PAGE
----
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Participant exclusion criteria in treatment research on neurological disorders: Are unrepresentative study samples problematic?

Trivedi RB, Humphreys K. Participant exclusion criteria in treatment research on neurological disorders: Are unrepresentative study samples problematic? Contemporary clinical trials. 2015 Sep 1; 44:20-25.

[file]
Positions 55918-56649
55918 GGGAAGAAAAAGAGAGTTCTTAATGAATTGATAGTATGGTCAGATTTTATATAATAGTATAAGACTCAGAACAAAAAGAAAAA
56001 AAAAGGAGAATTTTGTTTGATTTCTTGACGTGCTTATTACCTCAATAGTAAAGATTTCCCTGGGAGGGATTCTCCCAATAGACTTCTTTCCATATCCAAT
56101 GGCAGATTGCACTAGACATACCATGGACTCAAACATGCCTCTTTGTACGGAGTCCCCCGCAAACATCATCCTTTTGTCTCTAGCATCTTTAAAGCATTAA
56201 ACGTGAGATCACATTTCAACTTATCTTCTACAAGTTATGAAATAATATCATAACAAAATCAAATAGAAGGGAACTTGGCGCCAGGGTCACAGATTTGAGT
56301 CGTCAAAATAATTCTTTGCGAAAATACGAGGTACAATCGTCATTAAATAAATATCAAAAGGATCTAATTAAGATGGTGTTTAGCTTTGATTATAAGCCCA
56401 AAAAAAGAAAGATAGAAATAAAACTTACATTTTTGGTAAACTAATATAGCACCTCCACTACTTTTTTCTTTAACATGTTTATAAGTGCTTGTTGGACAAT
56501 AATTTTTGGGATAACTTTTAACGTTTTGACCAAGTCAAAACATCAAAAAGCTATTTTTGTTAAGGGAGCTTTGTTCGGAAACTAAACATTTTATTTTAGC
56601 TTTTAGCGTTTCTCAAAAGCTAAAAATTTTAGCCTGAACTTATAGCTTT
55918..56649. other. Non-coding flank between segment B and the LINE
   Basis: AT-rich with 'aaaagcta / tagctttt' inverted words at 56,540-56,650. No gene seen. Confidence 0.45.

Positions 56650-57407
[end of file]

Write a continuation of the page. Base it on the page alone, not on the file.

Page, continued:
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OBJECTIVE: Exclusion criteria are an important determinant of the external validity of treatment research findings, yet the prevalence and impact of exclusion criteria have not been studied systematically. Our objective was to describe prevalent exclusion criteria in treatment research on neurological disorders and to analyze their impact on sample representativeness and generalizability of findings. DESIGN: Narrative literature review of studies focusing on treatment for neurological disorders. Studies were identified from PubMed and bibliographies. RESULTS: Eight studies were included in the narrative review: 3 studies focused on Alzheimer's disease/dementia, 2 each focused on traumatic brain injury (TBI) and epilepsy, and 1 focused on amyotrophic lateral sclerosis (ALS). The total number of patients screened across all studies was 20,018, of which 14,721 (73.5%) were excluded. An average of 6 exclusion criteria was applied. The criteria that contributed most to exclusion were the presence of comorbid psychiatric conditions, a history of alcohol or other substance misuse, and cognitive impairments. Women and the elderly were underrepresented among included samples. Race/ethnicity proportions were seldom reported. CONCLUSION: Exclusion criteria are used extensively in neurological treatment research and prevent about 3 in 4 patients from participating in research. This limits the generalizability of current findings. Further, because excluded individuals are disproportionately from vulnerable populations, extensive exclusion also raises ethical concerns. Exclusion criteria should be used only in cases where there is a strong rationale so that neurological treatment research can make a greater impact on clinical care.

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